The goal should be to state your views and to hear theirs. It should not be: I am not leaving until you admit that you are wrong, or here is what I believe, and I am not budging from this.
And when you listen, go all in. Don’t half-listen while figuring out what you’re going to say next.
Don’t ‘Drop the Anchor’
Some people start an argument by staking their position and refusing to budge, an impulse that Dr. Cuddy called “dropping the anchor.”
Instead, try to understand the other person’s point of view; it does not mean you have to agree with him or her, or that you are abandoning deeply felt objections to, for example, racism or sexism, she said.
Mind Your Body Language
Your body language can send messages that are more compelling than the words coming out of your mouth.
Try to avoid gestures that are defensive, like crossing your arms or clenching your jaw. Maintain eye contact in a way that is not a stare-down. Lean forward slightly to show you are interested.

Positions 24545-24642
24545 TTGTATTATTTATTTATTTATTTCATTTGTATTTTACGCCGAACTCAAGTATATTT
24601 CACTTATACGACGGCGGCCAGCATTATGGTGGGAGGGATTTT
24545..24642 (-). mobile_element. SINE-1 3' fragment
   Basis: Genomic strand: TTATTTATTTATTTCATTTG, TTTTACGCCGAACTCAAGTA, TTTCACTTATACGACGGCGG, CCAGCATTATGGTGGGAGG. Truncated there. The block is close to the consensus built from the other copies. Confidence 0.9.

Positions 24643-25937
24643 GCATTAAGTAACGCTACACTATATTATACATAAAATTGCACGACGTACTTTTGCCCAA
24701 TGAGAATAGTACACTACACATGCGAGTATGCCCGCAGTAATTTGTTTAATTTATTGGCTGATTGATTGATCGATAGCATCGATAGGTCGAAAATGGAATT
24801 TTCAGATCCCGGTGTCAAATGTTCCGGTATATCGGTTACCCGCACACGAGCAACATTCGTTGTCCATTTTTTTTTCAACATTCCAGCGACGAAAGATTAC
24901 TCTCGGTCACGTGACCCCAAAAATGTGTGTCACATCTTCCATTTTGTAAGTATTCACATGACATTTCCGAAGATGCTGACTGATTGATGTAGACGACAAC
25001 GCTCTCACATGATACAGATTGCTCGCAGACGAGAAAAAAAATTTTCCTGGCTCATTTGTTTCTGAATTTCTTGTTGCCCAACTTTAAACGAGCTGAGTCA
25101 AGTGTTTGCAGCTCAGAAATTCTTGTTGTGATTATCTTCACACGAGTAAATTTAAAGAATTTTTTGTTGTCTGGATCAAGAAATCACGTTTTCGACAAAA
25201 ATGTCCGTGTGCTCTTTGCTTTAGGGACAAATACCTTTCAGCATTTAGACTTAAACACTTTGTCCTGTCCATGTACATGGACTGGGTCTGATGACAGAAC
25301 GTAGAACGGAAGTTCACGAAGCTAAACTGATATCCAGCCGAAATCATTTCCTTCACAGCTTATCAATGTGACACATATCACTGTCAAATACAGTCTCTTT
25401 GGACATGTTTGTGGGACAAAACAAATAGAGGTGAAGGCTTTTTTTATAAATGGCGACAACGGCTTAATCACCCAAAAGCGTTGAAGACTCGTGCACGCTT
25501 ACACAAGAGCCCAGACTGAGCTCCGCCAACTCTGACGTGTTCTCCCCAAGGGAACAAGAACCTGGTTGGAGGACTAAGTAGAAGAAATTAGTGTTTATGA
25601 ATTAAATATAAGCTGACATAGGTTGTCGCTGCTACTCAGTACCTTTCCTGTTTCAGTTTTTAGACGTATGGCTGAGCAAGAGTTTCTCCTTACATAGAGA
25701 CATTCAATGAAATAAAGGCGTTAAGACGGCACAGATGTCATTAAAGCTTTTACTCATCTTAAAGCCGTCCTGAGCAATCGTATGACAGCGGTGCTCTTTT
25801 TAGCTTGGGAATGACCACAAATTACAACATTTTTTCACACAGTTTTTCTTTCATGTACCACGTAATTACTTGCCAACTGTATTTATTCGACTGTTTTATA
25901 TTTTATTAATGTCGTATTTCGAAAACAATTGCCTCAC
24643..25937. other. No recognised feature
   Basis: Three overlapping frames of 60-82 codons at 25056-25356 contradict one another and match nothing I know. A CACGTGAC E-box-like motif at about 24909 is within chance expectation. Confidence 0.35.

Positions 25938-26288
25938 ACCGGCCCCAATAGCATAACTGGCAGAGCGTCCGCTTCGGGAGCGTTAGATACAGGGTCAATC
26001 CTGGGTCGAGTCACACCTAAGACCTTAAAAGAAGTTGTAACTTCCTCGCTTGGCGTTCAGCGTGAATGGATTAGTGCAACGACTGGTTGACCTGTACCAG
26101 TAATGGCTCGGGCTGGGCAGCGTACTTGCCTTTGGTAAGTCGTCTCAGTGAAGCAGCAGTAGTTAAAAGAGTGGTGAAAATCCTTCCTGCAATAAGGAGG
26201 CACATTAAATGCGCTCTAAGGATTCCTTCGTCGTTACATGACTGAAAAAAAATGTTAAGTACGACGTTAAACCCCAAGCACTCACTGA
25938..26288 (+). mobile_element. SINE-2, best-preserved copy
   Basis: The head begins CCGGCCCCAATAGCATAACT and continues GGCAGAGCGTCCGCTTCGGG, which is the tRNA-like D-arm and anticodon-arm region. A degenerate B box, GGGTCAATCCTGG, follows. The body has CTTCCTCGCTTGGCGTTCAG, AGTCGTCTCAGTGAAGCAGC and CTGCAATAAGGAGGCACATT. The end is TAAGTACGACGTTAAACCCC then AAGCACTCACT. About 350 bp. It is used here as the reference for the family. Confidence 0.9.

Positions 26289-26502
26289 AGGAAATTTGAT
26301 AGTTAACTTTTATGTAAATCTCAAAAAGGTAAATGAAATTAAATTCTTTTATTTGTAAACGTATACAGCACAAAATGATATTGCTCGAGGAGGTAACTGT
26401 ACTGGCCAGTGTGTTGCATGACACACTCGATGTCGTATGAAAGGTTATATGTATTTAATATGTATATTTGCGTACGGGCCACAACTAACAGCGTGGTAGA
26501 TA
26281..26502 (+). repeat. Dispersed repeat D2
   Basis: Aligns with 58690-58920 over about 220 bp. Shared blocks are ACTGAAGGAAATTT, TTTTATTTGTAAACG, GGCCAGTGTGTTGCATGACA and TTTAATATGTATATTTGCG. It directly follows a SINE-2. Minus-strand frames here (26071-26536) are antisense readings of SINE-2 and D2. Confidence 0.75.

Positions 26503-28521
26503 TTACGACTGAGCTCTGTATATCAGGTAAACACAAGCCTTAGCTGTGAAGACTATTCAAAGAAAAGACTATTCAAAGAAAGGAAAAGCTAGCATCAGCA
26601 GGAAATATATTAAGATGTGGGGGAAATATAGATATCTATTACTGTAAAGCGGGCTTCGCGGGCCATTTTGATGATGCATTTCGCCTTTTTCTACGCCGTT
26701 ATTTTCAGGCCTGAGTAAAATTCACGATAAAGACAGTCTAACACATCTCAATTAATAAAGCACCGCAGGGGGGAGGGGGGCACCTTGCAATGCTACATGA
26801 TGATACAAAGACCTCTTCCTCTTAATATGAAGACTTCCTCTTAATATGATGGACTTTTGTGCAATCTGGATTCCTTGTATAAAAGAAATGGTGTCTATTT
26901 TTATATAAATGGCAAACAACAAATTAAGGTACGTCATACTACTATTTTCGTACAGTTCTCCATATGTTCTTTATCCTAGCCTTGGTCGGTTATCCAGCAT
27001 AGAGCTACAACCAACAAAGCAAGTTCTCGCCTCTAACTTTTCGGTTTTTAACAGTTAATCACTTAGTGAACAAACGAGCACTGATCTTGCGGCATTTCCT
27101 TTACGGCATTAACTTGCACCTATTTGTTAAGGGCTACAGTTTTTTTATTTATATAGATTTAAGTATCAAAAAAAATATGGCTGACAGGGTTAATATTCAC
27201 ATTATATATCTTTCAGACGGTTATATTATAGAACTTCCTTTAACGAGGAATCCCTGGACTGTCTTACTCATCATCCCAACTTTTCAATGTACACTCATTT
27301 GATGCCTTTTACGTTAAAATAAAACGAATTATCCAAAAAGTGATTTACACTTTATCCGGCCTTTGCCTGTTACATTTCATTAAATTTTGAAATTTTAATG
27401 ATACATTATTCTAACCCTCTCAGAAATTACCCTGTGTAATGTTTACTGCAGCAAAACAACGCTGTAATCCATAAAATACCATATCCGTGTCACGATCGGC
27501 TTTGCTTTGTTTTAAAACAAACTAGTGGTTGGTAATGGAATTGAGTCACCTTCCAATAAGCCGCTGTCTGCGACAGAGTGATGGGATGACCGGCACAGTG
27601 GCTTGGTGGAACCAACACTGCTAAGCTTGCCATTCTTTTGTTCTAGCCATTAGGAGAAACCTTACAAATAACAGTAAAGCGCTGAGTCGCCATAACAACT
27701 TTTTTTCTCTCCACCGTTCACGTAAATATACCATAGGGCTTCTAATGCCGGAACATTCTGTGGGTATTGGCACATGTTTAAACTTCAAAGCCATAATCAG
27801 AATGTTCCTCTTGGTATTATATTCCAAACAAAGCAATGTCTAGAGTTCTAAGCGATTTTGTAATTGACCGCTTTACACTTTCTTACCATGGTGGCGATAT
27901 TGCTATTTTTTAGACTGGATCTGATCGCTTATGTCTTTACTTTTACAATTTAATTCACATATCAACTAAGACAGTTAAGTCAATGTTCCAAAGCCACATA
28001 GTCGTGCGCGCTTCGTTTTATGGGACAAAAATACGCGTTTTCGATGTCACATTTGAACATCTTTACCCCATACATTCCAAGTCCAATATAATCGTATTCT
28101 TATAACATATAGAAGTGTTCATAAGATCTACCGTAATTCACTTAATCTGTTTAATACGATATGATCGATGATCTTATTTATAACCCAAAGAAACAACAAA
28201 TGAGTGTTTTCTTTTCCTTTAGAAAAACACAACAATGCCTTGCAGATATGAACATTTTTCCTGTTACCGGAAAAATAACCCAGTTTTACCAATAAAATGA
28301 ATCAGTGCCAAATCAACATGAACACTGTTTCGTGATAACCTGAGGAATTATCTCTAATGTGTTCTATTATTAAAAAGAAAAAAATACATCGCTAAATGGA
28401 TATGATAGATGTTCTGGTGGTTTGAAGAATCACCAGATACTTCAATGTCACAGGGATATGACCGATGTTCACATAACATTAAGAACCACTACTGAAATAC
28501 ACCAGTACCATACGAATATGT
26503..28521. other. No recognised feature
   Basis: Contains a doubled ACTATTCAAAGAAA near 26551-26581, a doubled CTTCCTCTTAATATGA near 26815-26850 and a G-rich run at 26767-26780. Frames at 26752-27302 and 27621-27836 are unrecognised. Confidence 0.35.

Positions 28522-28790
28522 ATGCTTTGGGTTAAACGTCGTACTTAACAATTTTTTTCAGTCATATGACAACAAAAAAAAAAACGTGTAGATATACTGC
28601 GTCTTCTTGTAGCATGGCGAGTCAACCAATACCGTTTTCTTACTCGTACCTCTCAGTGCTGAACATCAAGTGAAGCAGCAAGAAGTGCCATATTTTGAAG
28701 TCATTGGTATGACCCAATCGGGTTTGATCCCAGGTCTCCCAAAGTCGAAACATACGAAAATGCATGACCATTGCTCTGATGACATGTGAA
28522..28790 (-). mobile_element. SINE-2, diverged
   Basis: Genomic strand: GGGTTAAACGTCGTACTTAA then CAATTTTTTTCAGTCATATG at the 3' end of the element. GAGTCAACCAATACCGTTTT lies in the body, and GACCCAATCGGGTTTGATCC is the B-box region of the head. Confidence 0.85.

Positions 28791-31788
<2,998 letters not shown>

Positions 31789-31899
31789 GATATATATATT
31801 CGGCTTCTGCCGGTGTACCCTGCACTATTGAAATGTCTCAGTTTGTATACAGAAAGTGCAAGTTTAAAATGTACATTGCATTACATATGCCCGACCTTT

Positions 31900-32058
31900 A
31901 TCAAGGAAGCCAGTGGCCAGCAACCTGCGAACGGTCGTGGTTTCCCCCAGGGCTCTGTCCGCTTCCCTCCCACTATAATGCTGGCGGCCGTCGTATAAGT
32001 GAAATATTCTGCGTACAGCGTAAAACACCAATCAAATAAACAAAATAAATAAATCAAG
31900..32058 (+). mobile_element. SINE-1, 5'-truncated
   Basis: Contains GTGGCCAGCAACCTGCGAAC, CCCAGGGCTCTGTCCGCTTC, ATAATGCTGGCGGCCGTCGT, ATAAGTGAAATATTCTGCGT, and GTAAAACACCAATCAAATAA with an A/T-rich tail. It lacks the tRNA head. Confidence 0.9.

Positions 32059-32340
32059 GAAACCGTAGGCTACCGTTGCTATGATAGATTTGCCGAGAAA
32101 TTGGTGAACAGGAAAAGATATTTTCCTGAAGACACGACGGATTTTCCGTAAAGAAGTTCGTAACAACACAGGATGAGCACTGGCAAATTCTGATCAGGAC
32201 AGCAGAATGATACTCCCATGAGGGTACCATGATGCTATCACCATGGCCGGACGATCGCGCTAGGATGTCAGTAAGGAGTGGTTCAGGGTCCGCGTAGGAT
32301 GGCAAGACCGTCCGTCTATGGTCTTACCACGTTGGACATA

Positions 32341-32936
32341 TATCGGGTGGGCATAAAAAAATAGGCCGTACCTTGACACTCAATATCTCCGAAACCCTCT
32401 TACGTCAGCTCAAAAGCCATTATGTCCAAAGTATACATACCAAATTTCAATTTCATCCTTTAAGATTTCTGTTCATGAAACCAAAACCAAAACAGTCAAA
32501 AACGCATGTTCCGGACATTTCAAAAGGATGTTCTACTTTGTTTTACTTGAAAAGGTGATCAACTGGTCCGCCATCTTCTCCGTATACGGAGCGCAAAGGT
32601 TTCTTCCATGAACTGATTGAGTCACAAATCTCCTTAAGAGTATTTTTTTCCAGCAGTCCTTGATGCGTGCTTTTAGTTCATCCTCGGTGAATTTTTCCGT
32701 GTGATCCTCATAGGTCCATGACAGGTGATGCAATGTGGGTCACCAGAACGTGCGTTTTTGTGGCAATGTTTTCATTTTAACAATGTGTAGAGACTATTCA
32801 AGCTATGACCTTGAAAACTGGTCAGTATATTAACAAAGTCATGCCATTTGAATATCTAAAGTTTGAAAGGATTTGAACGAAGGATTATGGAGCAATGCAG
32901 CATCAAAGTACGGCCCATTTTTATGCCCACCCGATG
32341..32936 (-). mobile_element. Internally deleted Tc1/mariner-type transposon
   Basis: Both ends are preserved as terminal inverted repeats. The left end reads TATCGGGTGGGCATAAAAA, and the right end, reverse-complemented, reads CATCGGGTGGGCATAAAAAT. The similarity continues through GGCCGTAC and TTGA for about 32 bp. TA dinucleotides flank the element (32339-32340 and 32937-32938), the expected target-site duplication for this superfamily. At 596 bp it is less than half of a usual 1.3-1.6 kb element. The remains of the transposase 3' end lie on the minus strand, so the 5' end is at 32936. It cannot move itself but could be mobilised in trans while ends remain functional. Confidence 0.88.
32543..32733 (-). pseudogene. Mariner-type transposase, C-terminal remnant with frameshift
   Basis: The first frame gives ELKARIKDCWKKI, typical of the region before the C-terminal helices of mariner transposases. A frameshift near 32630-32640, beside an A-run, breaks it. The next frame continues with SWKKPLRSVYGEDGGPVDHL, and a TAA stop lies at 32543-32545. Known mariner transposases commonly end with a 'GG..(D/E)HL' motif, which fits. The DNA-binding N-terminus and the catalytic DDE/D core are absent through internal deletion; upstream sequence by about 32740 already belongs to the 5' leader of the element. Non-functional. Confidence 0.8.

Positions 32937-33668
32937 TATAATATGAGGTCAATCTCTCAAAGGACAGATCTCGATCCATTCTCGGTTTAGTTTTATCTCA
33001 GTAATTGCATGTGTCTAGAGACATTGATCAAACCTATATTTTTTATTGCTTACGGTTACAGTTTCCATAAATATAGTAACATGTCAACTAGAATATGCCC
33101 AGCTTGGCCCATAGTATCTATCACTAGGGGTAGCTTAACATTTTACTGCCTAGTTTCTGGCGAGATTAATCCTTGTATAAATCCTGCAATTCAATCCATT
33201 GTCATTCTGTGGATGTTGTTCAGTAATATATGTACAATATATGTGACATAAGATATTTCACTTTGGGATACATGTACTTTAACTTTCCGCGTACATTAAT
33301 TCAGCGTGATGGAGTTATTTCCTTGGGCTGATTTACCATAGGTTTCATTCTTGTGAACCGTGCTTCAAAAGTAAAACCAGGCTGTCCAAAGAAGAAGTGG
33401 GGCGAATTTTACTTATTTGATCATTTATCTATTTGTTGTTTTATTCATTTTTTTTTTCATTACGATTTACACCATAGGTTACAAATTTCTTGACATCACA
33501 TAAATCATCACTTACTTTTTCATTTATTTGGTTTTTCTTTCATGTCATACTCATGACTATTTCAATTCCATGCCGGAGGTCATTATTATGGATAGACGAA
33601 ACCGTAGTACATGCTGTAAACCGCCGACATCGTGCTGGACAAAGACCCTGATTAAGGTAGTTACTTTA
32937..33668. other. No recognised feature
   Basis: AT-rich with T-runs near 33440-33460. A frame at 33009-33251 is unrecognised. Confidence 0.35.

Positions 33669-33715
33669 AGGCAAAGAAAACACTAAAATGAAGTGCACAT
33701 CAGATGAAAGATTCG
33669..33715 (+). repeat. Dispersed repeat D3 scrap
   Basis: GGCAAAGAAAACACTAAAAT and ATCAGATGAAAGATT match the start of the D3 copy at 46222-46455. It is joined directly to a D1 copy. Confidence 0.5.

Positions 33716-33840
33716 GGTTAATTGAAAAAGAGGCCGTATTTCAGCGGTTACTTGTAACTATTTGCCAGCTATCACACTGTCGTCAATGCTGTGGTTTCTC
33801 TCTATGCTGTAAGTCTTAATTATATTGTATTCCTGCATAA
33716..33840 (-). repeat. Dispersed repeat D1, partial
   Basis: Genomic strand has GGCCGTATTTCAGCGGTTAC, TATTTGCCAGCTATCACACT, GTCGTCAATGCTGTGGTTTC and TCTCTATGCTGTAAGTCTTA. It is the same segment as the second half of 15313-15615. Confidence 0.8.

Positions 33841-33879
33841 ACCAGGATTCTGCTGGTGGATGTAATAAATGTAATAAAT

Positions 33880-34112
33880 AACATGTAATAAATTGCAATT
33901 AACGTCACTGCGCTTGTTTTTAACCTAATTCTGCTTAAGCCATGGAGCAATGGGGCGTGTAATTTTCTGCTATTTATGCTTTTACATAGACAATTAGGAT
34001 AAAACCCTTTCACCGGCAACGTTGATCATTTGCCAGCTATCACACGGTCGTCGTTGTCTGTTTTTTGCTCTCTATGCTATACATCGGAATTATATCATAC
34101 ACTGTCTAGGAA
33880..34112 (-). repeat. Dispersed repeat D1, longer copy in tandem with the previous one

Know the Facts
A good argument is supported by evidence, but that is just a starting point. Sometimes, especially with political back-and-forths, one side will look only at evidence supporting its own position, conveniently leaving out the full picture, Dr. Gutting noted. “An effective argument would have to take account of all the relevant evidence,” he said.
Speak and Listen Fearlessly
The condition for a conversation has to be that you are unafraid to speak courageously, and you are unafraid to tell your partner exactly what it is that you think about the world.
But a two-way argument also requires fearless listening. One of the conditions for the possibility of a fruitful argument is to allow for some kind of opening up in myself to hear.